Chicago Bears Draft Countdown: Making a Case for Ra'Shede Hageman

Andrew DannehyCorrespondent IApril 14, 2014

Minnesota defensive lineman Ra'Shede Hageman (99) takes the field prior to an NCAA college football game against Wisconsin in Minneapolis Saturday, Nov. 23, 2013. (AP Photo/Ann Heisenfelt)
Ann Heisenfelt

As the Chicago Bears prepare for the 2014 NFL draft, Minnesota defensive tackle Ra'Shede Hageman is a player who has a lot of what the Bears are looking for.

Prior to the NFL Scouting Combine, Bears general manager Phil Emery highlighted some things that his team looks for. Among the most interesting things he said was: "when we swing, we're going to swing on the high side of athleticism." That is Hageman in a nutshell.

Hageman is the second-best defensive tackle on my board with the first—Pittsburgh's Aaron Donald—likely to be gone. Even if Donald is available, the Bears may be too tempted by Hageman's raw potential to pass on him.

At 6'6" and 310 pounds, Hageman put on a show at the combine. His vertical jump of over 35 inches is incredible for a player of his size, and his 40-yard-dash time (5.02 seconds) was the fastest amongst defensive linemen who weigh over 300 pounds. He also has arms that measured over 34 inches and was able to put up 32 bench press repetitions. 

Hageman is, in many ways, a freak of nature. While the Bears did a lot to add to their defensive line this offseason, it's hard to say that any of them will be cornerstone players like Hageman has the potential to be.

The Bears figure to be set at defensive end for the next few years with Jared Allen, Willie Young and Lamarr Houston. They don't have any certainties beyond this year at defensive tackle, however. It's hard to say what they have at all.

Jeremiah Ratliff is the headliner for them, but he'll turn 33 in August and wasn't the same player with the Bears as he was with the Cowboys. At his age with some major surgeries, it's hard to rely on him.

Their other two defensive tackles are younger but have had their fair share of injury woes.

Nate Collins is coming off of a torn ACL and has appeared in just 27 games in his four-year career. Stephen Paea was a second-round pick but has battled a series of nagging injuries for much of his career. Both will be free agents after this season.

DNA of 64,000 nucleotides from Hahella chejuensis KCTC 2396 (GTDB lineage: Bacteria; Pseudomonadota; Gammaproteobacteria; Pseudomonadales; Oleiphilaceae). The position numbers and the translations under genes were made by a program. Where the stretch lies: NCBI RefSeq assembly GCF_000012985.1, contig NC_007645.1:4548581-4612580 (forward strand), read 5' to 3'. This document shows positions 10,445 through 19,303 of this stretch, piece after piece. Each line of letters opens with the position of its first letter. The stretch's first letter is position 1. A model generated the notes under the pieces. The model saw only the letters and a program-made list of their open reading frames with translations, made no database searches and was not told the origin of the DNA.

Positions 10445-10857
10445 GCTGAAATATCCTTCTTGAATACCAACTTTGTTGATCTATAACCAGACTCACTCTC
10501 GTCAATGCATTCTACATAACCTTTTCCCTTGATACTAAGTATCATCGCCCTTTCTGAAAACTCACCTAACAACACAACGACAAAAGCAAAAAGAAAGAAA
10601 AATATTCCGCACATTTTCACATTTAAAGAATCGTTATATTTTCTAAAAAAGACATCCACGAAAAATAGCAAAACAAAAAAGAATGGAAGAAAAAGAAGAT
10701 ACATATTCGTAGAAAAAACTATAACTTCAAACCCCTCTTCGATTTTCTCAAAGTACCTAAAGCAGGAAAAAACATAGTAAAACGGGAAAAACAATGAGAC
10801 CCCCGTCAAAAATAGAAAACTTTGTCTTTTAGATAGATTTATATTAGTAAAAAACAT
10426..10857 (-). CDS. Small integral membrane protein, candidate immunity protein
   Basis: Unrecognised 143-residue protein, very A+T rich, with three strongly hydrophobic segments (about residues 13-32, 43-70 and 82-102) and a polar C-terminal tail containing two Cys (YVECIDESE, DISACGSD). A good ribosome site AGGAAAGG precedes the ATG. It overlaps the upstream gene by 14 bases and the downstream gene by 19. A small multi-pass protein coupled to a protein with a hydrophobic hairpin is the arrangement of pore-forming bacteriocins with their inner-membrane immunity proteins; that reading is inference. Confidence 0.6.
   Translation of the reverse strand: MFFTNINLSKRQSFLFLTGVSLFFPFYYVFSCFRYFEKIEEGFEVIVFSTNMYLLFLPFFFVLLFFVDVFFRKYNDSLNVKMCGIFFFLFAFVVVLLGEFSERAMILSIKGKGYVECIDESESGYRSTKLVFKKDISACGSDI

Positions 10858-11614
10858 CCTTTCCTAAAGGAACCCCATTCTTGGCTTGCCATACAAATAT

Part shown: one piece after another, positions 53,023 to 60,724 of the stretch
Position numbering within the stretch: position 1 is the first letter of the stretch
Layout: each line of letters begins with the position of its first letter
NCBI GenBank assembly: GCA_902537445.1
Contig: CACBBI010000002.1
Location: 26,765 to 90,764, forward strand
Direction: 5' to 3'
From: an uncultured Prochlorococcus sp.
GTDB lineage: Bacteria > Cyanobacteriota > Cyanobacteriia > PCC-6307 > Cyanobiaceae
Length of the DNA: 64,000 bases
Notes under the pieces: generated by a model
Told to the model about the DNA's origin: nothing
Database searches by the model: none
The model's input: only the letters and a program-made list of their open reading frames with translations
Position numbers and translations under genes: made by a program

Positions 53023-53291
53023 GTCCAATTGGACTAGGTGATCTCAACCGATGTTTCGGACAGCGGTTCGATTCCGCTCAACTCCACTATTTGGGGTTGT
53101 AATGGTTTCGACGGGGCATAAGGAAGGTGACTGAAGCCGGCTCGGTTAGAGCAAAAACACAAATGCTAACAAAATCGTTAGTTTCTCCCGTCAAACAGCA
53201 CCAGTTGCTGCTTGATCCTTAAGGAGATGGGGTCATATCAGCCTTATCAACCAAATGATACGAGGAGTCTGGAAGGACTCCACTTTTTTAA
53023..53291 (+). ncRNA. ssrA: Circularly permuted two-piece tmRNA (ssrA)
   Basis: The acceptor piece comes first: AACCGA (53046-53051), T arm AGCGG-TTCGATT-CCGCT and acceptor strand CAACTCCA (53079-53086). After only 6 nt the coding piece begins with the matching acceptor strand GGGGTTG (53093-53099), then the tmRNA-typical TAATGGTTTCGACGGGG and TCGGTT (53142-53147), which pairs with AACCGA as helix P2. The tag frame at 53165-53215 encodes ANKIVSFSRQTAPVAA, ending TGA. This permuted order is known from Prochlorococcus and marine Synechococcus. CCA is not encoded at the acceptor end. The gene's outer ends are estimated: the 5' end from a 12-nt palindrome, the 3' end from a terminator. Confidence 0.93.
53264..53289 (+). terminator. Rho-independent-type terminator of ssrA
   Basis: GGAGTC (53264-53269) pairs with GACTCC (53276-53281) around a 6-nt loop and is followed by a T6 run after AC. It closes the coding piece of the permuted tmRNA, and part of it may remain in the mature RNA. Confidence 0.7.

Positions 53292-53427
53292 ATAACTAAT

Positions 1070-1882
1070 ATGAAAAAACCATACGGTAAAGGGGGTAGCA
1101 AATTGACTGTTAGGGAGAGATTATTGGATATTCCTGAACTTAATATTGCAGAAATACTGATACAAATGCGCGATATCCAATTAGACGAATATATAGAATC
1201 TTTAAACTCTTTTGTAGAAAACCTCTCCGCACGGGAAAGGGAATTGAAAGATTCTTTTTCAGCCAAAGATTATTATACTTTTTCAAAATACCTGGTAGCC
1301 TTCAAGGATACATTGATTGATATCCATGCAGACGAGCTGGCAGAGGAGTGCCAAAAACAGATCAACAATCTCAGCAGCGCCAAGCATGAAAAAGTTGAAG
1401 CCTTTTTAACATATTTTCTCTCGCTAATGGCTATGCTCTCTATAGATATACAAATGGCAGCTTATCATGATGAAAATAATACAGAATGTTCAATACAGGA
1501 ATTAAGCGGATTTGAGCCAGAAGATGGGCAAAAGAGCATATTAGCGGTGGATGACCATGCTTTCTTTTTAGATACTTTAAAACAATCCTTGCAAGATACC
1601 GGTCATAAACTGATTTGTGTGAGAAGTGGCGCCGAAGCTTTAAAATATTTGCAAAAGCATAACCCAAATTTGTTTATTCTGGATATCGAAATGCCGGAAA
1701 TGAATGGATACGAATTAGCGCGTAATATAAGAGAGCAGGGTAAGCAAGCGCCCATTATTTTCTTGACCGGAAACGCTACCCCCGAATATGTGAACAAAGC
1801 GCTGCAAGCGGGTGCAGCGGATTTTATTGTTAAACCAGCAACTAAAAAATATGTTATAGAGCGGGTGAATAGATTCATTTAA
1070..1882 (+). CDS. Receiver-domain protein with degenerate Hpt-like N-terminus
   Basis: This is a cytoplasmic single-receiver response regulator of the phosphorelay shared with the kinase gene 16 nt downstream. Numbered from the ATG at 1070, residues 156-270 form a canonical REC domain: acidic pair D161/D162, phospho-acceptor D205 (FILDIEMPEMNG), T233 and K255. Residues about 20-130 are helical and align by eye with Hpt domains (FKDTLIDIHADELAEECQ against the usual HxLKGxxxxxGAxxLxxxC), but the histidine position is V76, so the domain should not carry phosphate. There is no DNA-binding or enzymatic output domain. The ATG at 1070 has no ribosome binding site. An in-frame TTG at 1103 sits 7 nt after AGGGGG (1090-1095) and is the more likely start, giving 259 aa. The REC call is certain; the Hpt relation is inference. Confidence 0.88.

If all three of those players stay healthy, the Bears may have a decent rotation, but that seems highly unlikely given their injury histories.

The Bears also have 33-year-old defensive end/tackle Israel Idonije on the roster, and Houston can rotate inside on passing downs. Houston's presence, in particular, limits the need for a pure pass-rusher. Hageman is capable of playing either position inside and even defensive end in some sub-packages.

Out of the consensus top three defensive tackles—with Donald and Florida State's Timmy Jernigan—Hageman has the most versatility. Donald doesn't appear to have the bulk to play nose tackle, while Jernigan doesn't have the pass-rushing skills to play 3-technique. Neither has the length to be an effective defensive end.

What having those five players also does is it enables Hageman to learn on the job without being rushed into the lineup. Both Ratliff and Idonije stand over 6'4" and could help teach Hageman how to stay low in his stance, an issue he had trouble with at Minnesota.

Some have concerns about Hageman's age.

Turning 24 in August, he is on the old side for rookies, but that doesn't mean his upside is limited. If anything, he has the most upside of any defensive tackle in the draft.

Although he is older than Donald or Jernigan, Hageman has been playing along the defensive line for the shortest amount of time. He came to Minnesota as a tight end and switched to defensive end as a freshman before eventually moving inside.

He has had to learn pass-rush moves and hand movements on the fly and has still been more disruptive than Jernigan, finishing with one more career sack and nine more passes defensed. 

Hageman entering the NFL is very comparable to last year's first-round pick Kyle Long. Both players entered the league at 24 years old and had not played their positions for very long, but both bring incredible upside.

As I wrote at the time, what enabled the Bears to take a chance on Long was the successful resume of offensive coordinator/line coach Aaron Kromer. This offseason, the Bears added two new and experienced defensive line coaches in Paul Pasqualoni and Clint Hurtt. They also added Joe Kim, a martial arts coach who has worked with NFL players to improve pass-rush moves since 1992.

Not every team could make a player like Long or Hageman a success, but the Bears were properly equipped with the former and appear to be again with the latter.

Players with Hageman's physical skills are very rare. Those traits alone should allow him to immediately contribute to the Bears. With the high-quality coaching they'd be able to provide him, he would have a good chance to max out his potential and be one of the best defensive tackles in the league.